Planet Earth

Honey, I Shocked the Bees

Inside the electrifying relationship between plants and insects.

By Carrie ArnoldMay 12, 2014 9:00 PM
Biologists control the electric fields around fake flowers (purple disks) to test how bees use them while navigating. | Dominic Clarke


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In a never-ending quest to ensure that bugs distribute their pollen, flowers strut their stuff, displaying their brightest colors and lushest scents to attract bees and other pollinators. Scientists recently discovered another shocking method flowers use to lure bumblebees: electric fields.

Biologist Daniel Robert and colleagues at the University of Bristol in England already knew that flowers usually carry a negative electrical charge, while bees tend to be positively charged. To test whether bees could make use of that difference, the researchers electrified artificial flowers. Each group of the fakes had a different kind of charge, like the unique charges around real flowers. But some of the fakes held tasty sugar and others offered a bitter quinine solution.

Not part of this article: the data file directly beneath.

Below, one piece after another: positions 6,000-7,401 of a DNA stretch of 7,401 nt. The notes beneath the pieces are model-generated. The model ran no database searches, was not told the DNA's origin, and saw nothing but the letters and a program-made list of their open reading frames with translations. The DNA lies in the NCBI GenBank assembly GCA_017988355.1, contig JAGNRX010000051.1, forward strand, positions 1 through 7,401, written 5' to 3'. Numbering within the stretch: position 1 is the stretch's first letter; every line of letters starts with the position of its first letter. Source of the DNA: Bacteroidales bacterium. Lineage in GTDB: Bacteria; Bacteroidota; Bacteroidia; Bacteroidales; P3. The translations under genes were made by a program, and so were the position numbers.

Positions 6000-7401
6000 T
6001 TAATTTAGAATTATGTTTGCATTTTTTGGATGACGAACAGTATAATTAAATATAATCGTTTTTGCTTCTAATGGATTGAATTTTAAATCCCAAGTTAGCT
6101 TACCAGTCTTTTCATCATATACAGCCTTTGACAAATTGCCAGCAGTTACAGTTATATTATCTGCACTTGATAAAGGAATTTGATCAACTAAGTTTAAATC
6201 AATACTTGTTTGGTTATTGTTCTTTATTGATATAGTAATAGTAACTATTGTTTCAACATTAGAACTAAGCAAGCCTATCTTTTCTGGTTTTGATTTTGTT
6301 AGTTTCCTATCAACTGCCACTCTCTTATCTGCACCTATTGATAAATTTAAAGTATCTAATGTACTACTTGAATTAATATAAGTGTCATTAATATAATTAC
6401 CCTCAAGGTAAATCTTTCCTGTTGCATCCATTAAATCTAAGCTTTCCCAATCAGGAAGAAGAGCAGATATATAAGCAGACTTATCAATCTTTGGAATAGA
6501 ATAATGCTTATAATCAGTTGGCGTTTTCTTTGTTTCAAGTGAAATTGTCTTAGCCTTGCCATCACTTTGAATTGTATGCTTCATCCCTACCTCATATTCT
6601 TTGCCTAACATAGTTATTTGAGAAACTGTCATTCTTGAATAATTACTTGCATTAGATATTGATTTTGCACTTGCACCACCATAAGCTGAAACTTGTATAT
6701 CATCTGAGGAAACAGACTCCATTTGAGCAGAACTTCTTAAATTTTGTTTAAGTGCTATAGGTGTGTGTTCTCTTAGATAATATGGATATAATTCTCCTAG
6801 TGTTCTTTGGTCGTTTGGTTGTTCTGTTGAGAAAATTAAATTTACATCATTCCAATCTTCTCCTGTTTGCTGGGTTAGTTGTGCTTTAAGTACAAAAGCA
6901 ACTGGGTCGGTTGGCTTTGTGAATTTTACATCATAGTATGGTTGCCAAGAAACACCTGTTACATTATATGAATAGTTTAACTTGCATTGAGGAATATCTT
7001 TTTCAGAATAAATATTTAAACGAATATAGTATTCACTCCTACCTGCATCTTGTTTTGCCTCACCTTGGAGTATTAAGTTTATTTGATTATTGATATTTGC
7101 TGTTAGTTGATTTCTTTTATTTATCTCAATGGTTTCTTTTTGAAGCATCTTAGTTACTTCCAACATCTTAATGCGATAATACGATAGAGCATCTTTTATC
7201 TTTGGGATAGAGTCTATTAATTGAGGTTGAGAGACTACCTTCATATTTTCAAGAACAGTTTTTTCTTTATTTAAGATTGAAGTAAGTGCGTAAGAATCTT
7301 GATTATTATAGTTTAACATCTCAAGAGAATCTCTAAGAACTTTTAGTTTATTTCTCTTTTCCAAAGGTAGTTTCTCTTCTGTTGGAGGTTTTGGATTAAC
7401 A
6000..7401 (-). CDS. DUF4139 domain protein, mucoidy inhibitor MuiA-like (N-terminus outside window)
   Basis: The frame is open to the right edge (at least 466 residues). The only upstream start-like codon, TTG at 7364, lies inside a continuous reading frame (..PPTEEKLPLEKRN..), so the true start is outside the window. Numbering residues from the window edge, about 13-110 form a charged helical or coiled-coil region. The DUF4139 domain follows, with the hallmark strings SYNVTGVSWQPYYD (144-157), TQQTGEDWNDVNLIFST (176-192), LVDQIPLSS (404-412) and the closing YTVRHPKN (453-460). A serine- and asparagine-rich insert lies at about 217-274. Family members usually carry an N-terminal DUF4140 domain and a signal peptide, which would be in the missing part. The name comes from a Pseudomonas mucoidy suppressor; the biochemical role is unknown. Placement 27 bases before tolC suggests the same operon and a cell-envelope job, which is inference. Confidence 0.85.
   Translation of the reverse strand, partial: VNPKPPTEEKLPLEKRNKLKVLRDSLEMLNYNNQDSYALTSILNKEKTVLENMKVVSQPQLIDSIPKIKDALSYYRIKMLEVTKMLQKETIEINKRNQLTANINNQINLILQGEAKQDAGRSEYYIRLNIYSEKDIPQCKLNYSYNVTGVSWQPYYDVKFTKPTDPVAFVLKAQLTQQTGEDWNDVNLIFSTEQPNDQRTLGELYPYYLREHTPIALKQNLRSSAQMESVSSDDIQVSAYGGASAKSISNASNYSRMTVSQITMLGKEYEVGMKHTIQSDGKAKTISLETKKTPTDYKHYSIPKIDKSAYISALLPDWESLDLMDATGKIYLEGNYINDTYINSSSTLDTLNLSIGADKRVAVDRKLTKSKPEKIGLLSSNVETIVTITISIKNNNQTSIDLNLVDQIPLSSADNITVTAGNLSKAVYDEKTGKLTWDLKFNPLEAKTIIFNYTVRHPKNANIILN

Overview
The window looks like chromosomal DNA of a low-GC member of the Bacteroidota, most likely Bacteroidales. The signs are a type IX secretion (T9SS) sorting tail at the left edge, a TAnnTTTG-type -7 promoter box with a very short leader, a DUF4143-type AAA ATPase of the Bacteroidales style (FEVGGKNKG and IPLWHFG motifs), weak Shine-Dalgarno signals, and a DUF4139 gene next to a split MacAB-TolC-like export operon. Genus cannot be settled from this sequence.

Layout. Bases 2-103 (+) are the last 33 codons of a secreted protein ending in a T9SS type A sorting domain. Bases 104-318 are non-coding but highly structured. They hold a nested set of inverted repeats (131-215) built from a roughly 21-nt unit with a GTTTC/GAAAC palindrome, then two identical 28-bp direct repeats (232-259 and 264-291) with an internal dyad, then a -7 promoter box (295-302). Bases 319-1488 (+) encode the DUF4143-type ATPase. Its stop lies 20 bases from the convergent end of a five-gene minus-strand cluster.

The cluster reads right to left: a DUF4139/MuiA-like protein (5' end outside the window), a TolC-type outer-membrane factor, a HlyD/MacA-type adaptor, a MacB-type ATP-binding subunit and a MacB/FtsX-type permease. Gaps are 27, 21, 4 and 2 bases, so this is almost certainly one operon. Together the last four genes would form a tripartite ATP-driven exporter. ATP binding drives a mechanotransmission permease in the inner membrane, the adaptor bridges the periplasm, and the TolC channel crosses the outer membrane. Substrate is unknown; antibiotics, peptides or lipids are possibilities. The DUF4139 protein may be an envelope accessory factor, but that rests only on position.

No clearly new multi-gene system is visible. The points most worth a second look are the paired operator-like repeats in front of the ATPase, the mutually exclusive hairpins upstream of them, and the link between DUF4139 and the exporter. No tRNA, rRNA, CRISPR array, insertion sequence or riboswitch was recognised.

In this example, the natural electric field around a real flower draws tiny amounts of charged paint to the edges of the petals. | Dominic Clarke and Daniel Robert

With the electricity on, bees could more easily learn which of the faux flowers had sugar and which had the quinine solution. When Robert removed the electric charge, the bees found the sugar only by chance.

“It’s another dimension of sensory perception that bees cleverly use to exploit flowers in an efficient way,” says Lars Chittka, a biologist at Queen Mary University of London who was not part of the study. Biologists believe the differences in charge around the flowers cause the small hairs on a bee’s body to bend slightly, indicating a good flower is nearby.

“Bees can learn very well,” Robert says. “Electricity provides them with an extra bit of information that makes them a little bit more clever.”

[This article originally appeared in print as "Honey, I Shocked the Bees."]

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